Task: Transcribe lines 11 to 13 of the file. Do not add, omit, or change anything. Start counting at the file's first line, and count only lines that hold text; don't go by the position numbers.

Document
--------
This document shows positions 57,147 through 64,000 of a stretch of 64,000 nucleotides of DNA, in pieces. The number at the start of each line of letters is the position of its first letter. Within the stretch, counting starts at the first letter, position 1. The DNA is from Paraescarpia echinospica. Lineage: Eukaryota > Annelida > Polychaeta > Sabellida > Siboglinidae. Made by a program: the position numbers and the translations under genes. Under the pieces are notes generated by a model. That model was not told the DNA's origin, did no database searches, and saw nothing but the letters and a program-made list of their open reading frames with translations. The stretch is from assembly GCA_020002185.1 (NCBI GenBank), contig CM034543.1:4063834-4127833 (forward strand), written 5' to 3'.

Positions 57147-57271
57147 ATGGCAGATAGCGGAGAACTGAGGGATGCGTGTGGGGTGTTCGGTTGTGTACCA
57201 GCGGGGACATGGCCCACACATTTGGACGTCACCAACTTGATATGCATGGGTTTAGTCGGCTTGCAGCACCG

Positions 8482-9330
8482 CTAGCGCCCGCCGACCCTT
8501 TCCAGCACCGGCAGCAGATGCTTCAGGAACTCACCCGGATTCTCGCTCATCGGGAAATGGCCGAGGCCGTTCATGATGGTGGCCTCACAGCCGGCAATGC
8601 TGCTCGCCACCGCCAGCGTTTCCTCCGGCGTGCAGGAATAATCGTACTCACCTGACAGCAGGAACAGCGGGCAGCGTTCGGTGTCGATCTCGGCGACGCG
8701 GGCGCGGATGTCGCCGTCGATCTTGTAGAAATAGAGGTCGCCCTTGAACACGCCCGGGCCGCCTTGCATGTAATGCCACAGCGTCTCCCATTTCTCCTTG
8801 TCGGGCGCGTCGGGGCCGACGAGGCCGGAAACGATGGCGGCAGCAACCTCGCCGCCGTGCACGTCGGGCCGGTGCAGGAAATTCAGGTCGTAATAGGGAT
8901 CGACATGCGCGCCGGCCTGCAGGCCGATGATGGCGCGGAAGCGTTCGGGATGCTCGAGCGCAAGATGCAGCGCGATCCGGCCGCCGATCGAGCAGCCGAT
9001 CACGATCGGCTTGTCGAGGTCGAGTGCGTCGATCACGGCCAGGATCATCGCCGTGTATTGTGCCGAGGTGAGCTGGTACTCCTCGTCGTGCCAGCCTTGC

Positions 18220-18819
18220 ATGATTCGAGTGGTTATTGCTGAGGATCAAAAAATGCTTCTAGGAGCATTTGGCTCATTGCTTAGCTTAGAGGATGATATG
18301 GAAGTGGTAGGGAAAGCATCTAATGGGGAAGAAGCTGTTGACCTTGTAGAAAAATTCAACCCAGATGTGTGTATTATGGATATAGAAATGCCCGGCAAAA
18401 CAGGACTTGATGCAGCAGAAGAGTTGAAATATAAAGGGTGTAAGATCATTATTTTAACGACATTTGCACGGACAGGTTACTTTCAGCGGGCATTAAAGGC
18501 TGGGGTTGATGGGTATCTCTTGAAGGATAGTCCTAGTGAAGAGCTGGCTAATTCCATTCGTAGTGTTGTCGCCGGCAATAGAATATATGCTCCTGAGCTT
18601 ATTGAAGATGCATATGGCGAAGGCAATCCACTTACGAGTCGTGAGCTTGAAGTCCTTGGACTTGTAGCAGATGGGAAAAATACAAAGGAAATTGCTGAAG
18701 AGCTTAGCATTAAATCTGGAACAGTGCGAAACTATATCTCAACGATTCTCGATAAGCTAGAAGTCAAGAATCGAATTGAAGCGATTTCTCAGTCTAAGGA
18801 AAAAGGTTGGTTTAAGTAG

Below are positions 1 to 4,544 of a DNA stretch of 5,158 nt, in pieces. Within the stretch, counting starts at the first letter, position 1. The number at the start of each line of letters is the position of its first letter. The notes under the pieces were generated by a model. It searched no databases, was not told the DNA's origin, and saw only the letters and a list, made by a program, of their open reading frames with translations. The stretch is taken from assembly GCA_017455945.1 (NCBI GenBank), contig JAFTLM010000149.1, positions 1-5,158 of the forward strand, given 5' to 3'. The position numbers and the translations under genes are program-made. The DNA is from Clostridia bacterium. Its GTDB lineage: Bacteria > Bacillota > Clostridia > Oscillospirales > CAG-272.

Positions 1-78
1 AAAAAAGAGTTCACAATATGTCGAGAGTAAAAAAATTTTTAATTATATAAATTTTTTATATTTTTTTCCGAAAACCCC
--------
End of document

8901 CGACATGCGCGCCGGCCTGCAGGCCGATGATGGCGCGGAAGCGTTCGGGATGCTCGAGCGCAAGATGCAGCGCGATCCGGCCGCCGATCGAGCAGCCGAT
9001 CACGATCGGCTTGTCGAGGTCGAGTGCGTCGATCACGGCCAGGATCATCGCCGTGTATTGTGCCGAGGTGAGCTGGTACTCCTCGTCGTGCCAGCCTTGC

Positions 18220-18819